So if you want to avoid the IRS demanding even more money from your small business each year, you’ll want to make your estimated quarterly tax payments on time.

What Are 2021’s Estimated Quarterly Tax Due Dates? 

There are two ways to determine your estimated quarterly tax due dates depending on whether you follow the calendar year for a separate fiscal year.

If your business follows the calendar year for record-keeping, then your quarterly tax due dates are simple. Self-employed freelancers and very small businesses that don’t earn more than $100,000 in net revenue every year will typically follow the calendar year as there are fewer benefits from deciding upon and following a separate fiscal year (more on this below).

If this is the case for you, your 2021 estimated quarterly tax due dates are:

  • April 15 for the first quarter
  • June 15 for the second quarter
  • September 15 for the third quarter
  • December 15 for the fourth quarter if your business counts as a C-Corporation OR
  • January 18 for the fourth quarter for all other businesses

Fiscal Year Due Dates

Other small businesses may decide on a separate fiscal year that doesn’t follow the calendar year. A fiscal year is essentially a new tax year schedule, where you pay the IRS at roughly the same intervals as you would when following a calendar year, but the dates end up being different because your tax year starts on a different date.

For example, imagine a small business that has a fiscal year that starts in April instead of January every year. That would mean that its first-quarter ends in either June or July instead of March or April.

Some companies decide to follow fiscal years because they can better balance their books by having the big income sections of the year weighted toward the beginning or end of their tax year or for certain tax breaks.

The IRS has different quarterly tax due dates depending on the type of business you own or the type of tax return file:

  • If filing a Form 1040 tax return, your quarterly taxes are due on the 15th day of the fourth month after the end of your tax year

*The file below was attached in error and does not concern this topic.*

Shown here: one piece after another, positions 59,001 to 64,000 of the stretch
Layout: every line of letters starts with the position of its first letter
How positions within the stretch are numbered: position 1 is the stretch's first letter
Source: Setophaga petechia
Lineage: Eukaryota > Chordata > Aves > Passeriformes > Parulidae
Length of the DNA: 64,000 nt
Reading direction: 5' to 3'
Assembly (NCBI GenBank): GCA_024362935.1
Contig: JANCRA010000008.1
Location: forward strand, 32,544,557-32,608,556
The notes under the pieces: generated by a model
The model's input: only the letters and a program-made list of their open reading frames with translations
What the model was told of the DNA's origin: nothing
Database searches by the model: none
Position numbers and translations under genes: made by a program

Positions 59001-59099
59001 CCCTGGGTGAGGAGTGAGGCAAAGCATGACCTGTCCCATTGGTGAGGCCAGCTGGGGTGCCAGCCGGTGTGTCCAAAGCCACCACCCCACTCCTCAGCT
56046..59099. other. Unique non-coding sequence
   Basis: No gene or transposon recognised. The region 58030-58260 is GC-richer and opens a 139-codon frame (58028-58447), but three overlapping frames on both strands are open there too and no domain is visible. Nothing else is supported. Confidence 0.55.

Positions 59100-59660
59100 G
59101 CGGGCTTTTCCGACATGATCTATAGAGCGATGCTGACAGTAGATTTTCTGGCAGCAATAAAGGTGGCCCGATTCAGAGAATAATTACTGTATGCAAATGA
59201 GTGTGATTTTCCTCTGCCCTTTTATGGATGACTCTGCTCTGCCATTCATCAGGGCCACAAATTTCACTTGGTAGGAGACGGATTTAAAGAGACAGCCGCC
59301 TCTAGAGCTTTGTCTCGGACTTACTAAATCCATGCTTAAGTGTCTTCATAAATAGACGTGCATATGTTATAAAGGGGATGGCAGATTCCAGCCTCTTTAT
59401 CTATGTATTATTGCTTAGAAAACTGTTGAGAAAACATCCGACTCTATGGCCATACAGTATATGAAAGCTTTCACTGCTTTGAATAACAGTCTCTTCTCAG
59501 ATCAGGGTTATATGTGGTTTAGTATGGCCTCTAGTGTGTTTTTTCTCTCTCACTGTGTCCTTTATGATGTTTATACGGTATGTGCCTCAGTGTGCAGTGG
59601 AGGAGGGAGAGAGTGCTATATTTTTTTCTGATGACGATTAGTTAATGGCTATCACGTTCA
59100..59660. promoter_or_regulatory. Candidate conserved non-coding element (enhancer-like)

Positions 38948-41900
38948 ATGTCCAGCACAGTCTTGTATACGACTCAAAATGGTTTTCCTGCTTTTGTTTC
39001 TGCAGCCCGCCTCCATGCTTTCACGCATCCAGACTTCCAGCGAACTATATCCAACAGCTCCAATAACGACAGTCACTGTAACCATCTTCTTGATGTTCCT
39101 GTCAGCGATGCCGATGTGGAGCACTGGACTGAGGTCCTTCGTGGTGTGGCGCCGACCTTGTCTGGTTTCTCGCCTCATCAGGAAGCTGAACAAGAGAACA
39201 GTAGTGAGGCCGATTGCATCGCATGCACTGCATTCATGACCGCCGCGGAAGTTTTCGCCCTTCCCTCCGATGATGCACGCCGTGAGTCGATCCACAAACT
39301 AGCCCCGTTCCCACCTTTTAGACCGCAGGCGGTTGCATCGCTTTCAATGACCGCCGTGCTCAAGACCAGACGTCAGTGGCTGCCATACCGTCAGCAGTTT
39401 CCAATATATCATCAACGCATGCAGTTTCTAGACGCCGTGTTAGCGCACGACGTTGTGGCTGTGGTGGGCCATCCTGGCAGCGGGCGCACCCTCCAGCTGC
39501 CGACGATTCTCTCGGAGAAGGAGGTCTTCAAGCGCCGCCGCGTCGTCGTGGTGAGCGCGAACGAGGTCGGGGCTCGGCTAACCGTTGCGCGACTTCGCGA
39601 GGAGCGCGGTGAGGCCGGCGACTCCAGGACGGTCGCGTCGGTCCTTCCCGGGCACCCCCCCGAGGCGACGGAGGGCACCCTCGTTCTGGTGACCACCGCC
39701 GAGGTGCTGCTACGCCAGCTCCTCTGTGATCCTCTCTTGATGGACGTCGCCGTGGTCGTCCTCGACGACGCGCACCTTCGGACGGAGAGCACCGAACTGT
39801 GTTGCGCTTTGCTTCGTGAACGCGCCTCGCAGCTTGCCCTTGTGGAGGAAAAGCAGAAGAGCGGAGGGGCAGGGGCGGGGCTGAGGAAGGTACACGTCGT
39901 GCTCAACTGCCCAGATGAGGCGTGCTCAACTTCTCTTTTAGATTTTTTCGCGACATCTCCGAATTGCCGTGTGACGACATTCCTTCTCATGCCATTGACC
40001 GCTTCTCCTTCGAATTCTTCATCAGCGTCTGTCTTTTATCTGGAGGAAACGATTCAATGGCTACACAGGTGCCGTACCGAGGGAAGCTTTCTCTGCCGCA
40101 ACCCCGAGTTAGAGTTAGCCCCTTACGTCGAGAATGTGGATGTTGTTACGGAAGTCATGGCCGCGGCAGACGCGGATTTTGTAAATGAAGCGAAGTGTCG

• If filing estimated tax payments Form 1040-ES, payments are due on the 15th day of the fourth, sixth, and ninth months of the tax year, as well as the 15th day of the first month after your fiscal tax year ends
  • Partnerships must file Form 1065. Forms are due on the 15th day of the third month after the end of your tax year
  • Corporations file Form 1120, and forms are due on the 15th day of the fourth month after the end of the tax year
  • S Corporations file Form 1120S, and forms are due on the 15th day of the third month after the end of your tax year. All estimated payments are due on the 15th day of the third or fourth, sixth, ninth, and 12 months of the tax year

Your quarterly tax payment dates can also impact whether setting a new fiscal year is a good idea for your business. So consider the decision to follow the calendar or a separate fiscal tax year carefully.

How to Pay Quarterly Estimated Tax Due Dates

The IRS provides several ways in which to pay estimated tax payments. You can either go to the IRS website or visit the EFTPS portal, both of which allow you to make electronic payments directly to the IRS.

Through the EFTPS portal, you’ll be able to make regular estimated tax payments if your business’s income is relatively stable.

You can also write the IRS a check every quarter, but be sure to do these several days before the deadline to spare. Again, the IRS will take travel time into account if they received your check late.

Summary

Understanding when and how to make quarterly tax payments if you are a small business owner is vital if you want to avoid being harshly penalized and balance your books correctly. Fortunately, you can calculate estimated tax payments using QuickBooks and other accounting software. This will help you keep track of how much money you need to save every quarter.

Have more questions about estimated tax payments or how to leverage accounting software to its full extent? Or do you have other financing questions for your small business? Good news; Seek Capital can help with all of these needs and more. Contact us today and see how we can help your business!

Sources:

Fiscal Year (FY) Definition | IRS.gov

Individuals 2 | IRS.gov

Estimated Taxes | IRS.gov